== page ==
The project goal is to field-test a state-of-the-art microhole coiled tubing drilling (CTD) rig and to conduct technology-transfer efforts to generate interest in and gain acceptance of the technology. Utilization of this technology will enable development of marginal oil and gas wells while minimizing environmental impact.
Gas Technology Institute
Des Plaines, IL
Advanced Drilling Technologies (ATD)
Currently, about 800 wells are drilled per year using coiled tubing in the U.S., with the potential for a much larger number if CTD becomes a proven tool. In addition, the cost savings and rig design with CTD are likely to facilitate additional production through the development of resources that are uneconomic at current drilling costs. The most significant economic impact will be the additional oil andgas resources that will be made available to U.S. consumers.
Twenty-three project wells have been drilled and completed in the Niobrara formation of Western Kansas and Eastern Colorado. A total 40,000 feet of 4 3/4-inch hole was drilled, ranging in depth per well from 1,500 feet to 3,100 feet. Each of the wells was monitored for rig performance, including rate of penetration, time for rig mobilization, and other parameters. The performance of the drilling rig has continuously improved throughout the project. Initially, 1,500-foot Niobrara wells were drilled in one day. Currently, 3,000-foot Niobrara wells are being drilled in 19 hours, including move-in, rig-up, drilling, logging, setting casing, cementing, and rig-down move-out.
Dissemination of project results have been accomplished through reporting, news releases, articles in trade journals and through presentations at conferences and workshops. Summary presentations of the project were presented at PTTC conferences in Wichita, Kansas; Denver, Colorado; and Cambridge, Ohio. Presentations were also made at the Hart Unconventional Gas conference in Fort Worth, TX and at the DEA workshop in Galveston, TX. All of the presentations were given between March and June 2006.
Presently CT drilling represents less than one percent of U.S. activity. A recent analysis by GTI shows that initial market penetration in the U.S. market will come for vertical wells from 0-5000 feet, then moving to horizontals. After 2010, with additional technology development, CT drilling will spread to the 5,000-10,000 feet depth range. By 2025 CT drilling will represent 28% of wells in the 0-5000 feet range and 19% of the wells in the 5,000-10,000 ft range. Based upon an average 25% reduction in drilling costs compared to conventional drilling, annual savings reach a level over $6 billion by 2025. It should be noted that CT drilling with today’s technology does not apply to all areas. With this lower cost gas, resources that would not have been economic with conventional methods will be developed. Assuming current technology GTI estimates some 11 Tcf of non-conventional gas at depths to 5000 feet could be economically recovered from the US natural gas resource base. An essentially equal volume of conventional gas, half from new fields and half from reserve appreciation, could be recovered.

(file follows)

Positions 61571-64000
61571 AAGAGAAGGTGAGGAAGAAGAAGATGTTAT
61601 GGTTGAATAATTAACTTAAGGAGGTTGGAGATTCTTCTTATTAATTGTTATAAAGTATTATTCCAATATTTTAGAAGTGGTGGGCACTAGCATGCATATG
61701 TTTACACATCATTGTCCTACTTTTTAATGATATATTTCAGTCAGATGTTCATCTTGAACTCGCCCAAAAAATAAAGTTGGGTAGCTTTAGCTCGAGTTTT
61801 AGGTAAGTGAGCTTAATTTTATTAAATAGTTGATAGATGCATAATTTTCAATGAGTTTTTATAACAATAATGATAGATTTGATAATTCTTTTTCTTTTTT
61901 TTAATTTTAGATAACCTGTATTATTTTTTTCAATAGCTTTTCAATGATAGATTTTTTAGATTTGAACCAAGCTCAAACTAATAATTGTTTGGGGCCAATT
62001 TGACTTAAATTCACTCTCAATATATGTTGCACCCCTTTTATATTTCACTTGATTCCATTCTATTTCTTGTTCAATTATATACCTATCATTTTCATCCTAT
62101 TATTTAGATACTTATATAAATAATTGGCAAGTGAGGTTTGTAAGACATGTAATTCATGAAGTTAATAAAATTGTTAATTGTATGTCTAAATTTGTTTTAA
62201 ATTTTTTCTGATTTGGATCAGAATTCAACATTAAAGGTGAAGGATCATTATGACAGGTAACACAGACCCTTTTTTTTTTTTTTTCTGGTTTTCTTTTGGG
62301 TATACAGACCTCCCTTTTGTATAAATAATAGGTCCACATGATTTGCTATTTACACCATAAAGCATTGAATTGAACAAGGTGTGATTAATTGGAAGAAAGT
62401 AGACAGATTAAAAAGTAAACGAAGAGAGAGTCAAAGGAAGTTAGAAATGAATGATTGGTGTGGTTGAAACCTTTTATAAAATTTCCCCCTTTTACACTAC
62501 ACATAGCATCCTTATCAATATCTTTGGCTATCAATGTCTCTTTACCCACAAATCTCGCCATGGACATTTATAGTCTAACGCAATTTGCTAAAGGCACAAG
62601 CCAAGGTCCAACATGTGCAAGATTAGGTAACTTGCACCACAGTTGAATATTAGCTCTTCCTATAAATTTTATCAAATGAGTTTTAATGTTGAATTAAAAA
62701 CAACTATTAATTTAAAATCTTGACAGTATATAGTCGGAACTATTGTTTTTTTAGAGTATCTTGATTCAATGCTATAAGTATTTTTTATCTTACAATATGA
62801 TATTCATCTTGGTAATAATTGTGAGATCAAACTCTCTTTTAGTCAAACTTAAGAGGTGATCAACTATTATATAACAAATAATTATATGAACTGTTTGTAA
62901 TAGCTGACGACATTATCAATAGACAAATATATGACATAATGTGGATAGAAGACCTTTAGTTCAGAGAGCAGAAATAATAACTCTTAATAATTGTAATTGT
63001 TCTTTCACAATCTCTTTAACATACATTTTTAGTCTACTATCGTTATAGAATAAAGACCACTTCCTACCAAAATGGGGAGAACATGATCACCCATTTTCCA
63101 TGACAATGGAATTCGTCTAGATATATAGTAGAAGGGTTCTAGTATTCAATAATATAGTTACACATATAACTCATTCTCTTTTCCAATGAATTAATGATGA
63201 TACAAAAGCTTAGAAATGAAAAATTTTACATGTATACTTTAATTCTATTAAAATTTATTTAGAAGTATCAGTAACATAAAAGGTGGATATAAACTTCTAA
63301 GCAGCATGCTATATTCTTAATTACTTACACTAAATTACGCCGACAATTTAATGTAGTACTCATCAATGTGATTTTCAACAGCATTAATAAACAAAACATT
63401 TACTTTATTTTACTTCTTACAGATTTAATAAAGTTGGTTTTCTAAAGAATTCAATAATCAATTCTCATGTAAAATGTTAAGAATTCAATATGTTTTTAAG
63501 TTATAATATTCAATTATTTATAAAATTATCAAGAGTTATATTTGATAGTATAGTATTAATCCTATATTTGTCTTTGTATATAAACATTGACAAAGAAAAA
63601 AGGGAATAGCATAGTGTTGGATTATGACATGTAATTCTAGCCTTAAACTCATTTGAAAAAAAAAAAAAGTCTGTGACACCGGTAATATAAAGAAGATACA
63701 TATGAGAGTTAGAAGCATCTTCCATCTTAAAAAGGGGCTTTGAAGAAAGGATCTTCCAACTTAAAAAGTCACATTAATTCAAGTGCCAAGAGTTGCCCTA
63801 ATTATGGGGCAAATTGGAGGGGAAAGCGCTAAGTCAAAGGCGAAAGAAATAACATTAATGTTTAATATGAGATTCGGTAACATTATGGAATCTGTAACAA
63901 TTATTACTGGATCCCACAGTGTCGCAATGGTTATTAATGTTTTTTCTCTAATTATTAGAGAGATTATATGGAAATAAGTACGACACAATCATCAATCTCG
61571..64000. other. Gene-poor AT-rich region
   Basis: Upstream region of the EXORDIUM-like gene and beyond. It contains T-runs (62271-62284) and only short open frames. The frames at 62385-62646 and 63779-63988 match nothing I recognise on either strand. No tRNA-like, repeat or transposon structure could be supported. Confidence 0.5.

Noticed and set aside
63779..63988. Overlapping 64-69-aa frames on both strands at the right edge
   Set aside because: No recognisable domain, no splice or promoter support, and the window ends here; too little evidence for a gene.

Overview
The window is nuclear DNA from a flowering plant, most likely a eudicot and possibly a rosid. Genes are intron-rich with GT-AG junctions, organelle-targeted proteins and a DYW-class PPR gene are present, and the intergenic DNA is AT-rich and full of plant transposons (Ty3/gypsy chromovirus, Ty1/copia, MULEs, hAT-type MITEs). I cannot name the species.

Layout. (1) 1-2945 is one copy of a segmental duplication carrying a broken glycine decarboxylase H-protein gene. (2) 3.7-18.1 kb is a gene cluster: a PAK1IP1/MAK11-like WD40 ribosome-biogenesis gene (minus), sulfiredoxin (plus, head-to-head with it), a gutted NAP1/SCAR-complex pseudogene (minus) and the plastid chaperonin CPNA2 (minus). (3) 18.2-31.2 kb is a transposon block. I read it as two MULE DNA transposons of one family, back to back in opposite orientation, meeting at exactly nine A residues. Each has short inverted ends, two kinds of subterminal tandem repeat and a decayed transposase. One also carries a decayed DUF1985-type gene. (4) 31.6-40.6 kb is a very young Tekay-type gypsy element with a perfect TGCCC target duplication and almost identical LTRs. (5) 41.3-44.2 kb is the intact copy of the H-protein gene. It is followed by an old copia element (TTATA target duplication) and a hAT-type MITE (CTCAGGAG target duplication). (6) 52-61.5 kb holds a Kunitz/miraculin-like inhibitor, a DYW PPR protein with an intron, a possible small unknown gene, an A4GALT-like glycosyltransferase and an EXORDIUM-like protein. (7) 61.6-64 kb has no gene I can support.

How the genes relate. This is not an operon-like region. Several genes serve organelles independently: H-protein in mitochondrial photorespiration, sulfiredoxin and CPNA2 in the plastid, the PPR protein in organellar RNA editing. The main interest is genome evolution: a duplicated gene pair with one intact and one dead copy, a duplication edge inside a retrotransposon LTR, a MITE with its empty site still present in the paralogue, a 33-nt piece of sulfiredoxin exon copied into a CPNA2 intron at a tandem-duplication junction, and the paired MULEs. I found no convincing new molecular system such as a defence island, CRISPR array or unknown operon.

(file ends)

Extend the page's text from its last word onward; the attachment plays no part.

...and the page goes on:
In this project, a next-generation microhole CTD rig is being field-tested. The rig being used is the MOXIE experimental rig fabricated by ATD/CTS specifically for micro-hole CTD to depths as great as 5,000 feet.
Sites in Kansas and Colorado that have known gas resources at 1,200-3,500 feet in depth are being drilled and cased with the microhole CTD rig. The rig is being evaluated in six areas: mobilization and rig-up time, drilling surface and production holes, running surface casing and cementing, logging and evaluation, running production casing and cementing, and rigging down and moving the equipment from the drill-site. Measurements are being made of time, equipment weight, penetration rates, rpm, torque, drag, pumping pressures, mud properties, solids control, and other measures of rig performance.
During the early field testing and monitoring of the microhole CT rig, the percentage of time for each operation was calculated. Operations considered included rig-up time, 16%; pick-up of bottomhole assembly (BHA), 16%; drilling, 26%; lay-down of the BHA, 16%; logging, 11%; and casing/ cementing, 20%. The relatively low drilling time (21%) illustrates the advantage of using CTD where the drill pipe connection is eliminated when compared with conventional drilling.
All of the field work was completed in late 2005. Twenty-three project wells were monitored in the field with over 40,000 feet of 4 3/4-inch hole drilled. The project contract required only three wells and 1,000 feet of 4 3/4-inch hole be drilled. The project ended in May 2006. The final report was prepared and submitted in May 2006.
$1,000,000 (50% of total)
Microhole Approach to Microdarcy Reservoirs; Application of Microhole Coiled Tubing Drilling to the Niobrara Gas Play in Kansas and Colorado, Hart’s E&P, February 2006.
A Rescue Plan for Shallow Gas, MHT Has Seismic Implications, AAPG Explorer, December 2005.
Microhole Technology Successful in Shallow, Low-Margin Fields, press release, Gas Technology Institute, Des Plaines, IL, September 23, 2005.
Perry, K., Batarseh, S., Gowelly, S., Hayes, T., Field Demonstration of Existing Microhole Coiled Tubing Rig (MCTR) Technology, Final Technical Report, DOE Contract DE-FC26-04NT15482, May 9, 2006.